She said only 10-15 litters are bred at the kennel each year. Each time a litter is born, the owners of the parents take the puppies they think they can show; Pope said she sells or adopts out the rest, and said she pays taxes for the puppies she sells. She said none of the puppies leave with their buyers until they reach 8 weeks old and have had two of the required three rounds of vaccinations and boosters.
Pope said all of the puppies are wormed and all the dogs on her property have tested negative for heart worm.
She has a permit from the state veterinarian that allows her to administer rabies shots to the dogs on the property.
The validity of the permit was verified by the state. A spokesman said the permit does not allow Pope to give rabies shots to anyone else’s dogs and explained that the owners of any dogs sold or adopted out from Pope’s kennel must be vaccinated by a licensed veterinarian so the owner can obtain a rabies tag for the animal.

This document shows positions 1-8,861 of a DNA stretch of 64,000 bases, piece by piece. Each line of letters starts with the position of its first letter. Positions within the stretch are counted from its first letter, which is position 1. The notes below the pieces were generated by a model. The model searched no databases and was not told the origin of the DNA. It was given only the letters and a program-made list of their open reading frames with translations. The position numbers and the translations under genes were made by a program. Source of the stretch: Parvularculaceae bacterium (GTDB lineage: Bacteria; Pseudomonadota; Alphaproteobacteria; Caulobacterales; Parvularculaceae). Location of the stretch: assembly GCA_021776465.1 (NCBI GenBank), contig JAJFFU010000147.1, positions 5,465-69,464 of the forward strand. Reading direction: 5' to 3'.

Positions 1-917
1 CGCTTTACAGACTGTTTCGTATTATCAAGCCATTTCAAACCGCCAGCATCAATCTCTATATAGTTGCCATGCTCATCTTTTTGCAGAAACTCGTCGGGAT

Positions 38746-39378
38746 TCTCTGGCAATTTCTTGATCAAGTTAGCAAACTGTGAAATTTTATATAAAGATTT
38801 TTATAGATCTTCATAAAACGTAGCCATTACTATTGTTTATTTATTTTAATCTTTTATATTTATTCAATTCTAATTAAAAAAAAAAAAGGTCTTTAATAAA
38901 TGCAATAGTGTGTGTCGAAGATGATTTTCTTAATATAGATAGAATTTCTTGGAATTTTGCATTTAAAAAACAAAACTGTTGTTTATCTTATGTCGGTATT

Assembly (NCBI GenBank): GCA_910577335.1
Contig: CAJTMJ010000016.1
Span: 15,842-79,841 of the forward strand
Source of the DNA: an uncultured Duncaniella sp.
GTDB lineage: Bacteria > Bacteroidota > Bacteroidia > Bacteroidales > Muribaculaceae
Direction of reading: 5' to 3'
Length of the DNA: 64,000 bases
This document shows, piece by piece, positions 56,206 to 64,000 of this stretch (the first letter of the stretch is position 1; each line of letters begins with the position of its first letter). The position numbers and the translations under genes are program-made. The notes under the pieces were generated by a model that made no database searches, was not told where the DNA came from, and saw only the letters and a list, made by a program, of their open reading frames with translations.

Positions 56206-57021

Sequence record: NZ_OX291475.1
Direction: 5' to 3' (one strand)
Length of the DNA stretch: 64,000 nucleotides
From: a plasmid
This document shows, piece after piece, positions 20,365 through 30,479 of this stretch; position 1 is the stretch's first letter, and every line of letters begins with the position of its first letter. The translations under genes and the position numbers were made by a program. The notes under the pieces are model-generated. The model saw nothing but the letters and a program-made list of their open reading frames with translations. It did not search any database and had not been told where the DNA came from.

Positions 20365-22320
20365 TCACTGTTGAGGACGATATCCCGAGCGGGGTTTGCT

She said she’s never sold any puppies to a pet store, and says all the American Kennel Club-registered breeding adults have been genetically tested, as is required by AKC of any kennel breeding a high number of litters by registered dogs.
Passed 2013 AKC
Magistrate Jerry Davis, who was present at the interview, provided copies of a Sept. 7, 2013, compliance report by an AKC inspector that showed the kennel and its operations met AKC’s standards. Under the field agent’s signature is the notation: “The AKC does not approve, license or endorse anyone engaged in selling purebred dogs. Any notation of ‘In Compliance’ on this inspection report only denotes that the customer inspected at least met the minimum standards for AKC compliance on the date of inspection.”